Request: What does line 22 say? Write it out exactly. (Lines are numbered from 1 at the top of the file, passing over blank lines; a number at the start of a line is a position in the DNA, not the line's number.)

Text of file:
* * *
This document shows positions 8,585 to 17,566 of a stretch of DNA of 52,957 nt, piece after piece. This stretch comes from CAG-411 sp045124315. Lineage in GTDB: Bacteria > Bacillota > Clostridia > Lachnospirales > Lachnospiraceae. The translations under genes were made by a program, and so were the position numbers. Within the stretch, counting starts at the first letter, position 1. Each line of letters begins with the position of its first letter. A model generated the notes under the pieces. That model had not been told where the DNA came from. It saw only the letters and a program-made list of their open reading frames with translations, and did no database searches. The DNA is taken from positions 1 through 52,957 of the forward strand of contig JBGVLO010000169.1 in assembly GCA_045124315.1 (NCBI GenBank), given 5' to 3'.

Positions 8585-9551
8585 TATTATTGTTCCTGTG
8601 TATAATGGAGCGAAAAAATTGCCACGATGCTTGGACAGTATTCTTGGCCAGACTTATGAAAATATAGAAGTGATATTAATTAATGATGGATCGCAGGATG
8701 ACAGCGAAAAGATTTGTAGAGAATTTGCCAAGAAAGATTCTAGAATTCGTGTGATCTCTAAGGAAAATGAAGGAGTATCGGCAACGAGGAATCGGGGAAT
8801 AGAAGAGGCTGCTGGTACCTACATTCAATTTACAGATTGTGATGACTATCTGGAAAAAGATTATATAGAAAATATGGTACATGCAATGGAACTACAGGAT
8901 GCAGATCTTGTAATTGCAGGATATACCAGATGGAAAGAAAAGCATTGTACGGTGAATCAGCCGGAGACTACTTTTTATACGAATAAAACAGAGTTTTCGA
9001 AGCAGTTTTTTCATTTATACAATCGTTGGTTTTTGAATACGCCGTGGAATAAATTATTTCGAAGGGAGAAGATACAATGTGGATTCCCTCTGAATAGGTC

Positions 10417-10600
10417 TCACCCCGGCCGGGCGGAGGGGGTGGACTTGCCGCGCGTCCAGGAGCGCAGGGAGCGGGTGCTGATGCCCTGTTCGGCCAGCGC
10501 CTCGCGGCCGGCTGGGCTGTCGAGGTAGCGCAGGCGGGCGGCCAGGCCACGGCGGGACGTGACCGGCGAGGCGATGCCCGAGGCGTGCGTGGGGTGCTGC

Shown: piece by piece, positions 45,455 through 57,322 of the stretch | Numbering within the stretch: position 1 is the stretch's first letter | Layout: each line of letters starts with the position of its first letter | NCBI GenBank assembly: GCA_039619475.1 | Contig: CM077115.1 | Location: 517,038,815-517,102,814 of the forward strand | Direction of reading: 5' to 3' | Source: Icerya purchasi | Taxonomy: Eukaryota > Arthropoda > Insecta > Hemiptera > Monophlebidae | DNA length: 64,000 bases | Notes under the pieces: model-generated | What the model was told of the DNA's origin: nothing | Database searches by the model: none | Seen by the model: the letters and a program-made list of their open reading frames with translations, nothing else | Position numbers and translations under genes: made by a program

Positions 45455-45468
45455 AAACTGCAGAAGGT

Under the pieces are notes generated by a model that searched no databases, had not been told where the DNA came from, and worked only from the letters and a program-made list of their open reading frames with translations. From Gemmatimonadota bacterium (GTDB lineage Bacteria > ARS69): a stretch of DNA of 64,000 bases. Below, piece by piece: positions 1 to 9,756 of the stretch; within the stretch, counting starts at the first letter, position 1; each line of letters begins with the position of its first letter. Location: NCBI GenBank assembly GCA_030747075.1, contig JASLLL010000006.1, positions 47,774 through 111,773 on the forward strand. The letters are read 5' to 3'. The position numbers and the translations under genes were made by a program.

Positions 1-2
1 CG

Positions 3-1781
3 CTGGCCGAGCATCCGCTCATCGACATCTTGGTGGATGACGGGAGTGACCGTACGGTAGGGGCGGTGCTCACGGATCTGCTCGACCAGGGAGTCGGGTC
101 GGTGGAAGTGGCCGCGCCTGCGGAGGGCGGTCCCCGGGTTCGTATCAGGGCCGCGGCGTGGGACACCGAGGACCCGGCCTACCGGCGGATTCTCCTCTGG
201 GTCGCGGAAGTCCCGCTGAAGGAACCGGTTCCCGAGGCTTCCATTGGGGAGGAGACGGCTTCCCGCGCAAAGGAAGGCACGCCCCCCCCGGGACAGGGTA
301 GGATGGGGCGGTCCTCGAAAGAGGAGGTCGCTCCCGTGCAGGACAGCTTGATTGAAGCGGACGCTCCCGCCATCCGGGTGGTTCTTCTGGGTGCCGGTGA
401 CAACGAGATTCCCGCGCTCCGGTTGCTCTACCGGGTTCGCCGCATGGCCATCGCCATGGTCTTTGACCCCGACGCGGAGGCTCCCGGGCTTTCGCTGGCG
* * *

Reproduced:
301 GGATGGGGCGGTCCTCGAAAGAGGAGGTCGCTCCCGTGCAGGACAGCTTGATTGAAGCGGACGCTCCCGCCATCCGGGTGGTTCTTCTGGGTGCCGGTGA